As envisioned, the PPCF would “amplify” federal funding with state/local government, private companies, philanthropic funding, and partnerships to accelerate fusion energy commercialization. Through a phased approach, the PPCF, as a network of regional teams, could potentially deliver and operate small-to-medium scale R&D test stands “with the pace and required funding to meet the timelines of the Bold Decadal Vision.” As with the FIRE Collaboratives, the emphasis is on precompetitive R&D to resolve science and technology gaps that are common to multiple private fusion companies. Comments on the PPCF plan and its potential scope can be submitted through July 22.

Investments: DOE-SC’s FES program was funded at $790 million in fiscal year 2024—a record level—and the White House budget for FY 2025 would up that to $845 million. But some attendees believe the federal government should invest more to ensure its “decadal vision” deserves to be called a “bold decadal vision.”

Clay Dumas of Lowercarbon Capitol represented private finance during the panel on the path to commercialization, and he said that within his company’s portfolio of eight fusion companies, “I'm aware of more than a billion dollars that's been committed but not yet announced in the last 4 1/2 months, so there is money that is coming to the space.” He pushed for more public investment, saying, “We need the DOE to start taking the business of fusion as seriously as the science of fusion.”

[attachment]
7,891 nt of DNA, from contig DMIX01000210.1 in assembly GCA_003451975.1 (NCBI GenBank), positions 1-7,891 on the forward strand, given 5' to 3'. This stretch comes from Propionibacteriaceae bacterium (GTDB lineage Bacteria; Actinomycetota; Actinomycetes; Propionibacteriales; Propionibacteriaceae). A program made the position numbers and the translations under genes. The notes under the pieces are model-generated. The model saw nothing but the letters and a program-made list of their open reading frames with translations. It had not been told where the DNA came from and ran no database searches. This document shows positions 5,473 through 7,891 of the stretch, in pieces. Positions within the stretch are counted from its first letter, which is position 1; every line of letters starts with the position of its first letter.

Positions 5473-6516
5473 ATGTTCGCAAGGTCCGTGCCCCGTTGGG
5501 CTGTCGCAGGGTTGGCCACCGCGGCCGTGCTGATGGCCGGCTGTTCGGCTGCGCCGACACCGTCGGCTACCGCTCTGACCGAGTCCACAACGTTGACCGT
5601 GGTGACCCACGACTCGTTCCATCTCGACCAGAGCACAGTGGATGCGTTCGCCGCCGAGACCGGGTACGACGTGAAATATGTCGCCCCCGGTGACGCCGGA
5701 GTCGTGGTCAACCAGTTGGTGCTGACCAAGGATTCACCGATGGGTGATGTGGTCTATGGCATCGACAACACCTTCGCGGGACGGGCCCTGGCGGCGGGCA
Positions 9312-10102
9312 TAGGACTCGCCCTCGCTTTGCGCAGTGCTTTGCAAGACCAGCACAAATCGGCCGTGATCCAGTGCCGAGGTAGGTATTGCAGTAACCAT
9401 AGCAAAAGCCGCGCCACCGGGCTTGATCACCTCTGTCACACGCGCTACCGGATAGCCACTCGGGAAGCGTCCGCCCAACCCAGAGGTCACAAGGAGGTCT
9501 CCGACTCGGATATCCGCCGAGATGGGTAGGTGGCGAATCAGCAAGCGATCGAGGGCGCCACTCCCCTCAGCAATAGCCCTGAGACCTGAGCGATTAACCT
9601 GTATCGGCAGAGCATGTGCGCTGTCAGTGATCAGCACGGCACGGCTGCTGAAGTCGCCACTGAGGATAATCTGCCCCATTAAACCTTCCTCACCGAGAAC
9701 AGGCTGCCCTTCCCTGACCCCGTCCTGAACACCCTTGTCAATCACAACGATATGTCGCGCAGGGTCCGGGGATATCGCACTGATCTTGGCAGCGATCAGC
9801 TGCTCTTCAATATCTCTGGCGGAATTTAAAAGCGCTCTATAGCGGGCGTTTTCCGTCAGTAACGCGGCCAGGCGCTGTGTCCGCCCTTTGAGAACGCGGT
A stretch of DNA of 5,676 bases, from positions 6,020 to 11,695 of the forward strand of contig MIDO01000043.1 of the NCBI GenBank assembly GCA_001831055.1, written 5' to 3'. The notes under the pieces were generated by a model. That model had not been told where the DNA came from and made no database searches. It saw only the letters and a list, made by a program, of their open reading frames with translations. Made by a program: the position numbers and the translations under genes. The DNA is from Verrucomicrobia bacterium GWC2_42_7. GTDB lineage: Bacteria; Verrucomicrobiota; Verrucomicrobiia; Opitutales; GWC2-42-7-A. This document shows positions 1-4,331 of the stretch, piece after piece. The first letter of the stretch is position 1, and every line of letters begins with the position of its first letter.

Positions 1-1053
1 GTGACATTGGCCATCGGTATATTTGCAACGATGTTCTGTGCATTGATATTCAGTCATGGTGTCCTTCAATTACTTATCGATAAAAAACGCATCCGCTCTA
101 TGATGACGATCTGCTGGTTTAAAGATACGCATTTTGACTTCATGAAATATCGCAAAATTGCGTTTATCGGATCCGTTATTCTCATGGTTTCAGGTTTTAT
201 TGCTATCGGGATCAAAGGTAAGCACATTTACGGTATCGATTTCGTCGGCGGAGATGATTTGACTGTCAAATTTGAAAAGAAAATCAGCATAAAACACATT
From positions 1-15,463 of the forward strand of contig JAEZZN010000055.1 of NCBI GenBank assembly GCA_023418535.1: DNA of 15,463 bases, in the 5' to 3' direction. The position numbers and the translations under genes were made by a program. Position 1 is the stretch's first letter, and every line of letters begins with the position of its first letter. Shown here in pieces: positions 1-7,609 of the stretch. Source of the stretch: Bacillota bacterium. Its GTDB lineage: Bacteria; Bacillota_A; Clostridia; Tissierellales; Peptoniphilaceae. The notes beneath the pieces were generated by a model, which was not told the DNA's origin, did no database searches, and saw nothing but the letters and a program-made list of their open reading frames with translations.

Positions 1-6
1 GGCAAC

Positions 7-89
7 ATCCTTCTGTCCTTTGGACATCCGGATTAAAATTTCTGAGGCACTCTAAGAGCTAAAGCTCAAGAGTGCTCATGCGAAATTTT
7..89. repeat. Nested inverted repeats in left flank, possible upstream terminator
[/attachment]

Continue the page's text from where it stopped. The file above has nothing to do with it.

The government also needs to take Chinese investments in fusion energy “more seriously,” Dumas said. “We developed photovoltaics in the U.S., but all the panels are made in China. We were about to harness the sun again and we shouldn't let the same thing happen. So, I think this is something for all of us to take more seriously now that fusion is really no longer a science project. We have to start treating it with urgency from a climate standpoint and economic standpoint, but also national security standpoint that it deserves.”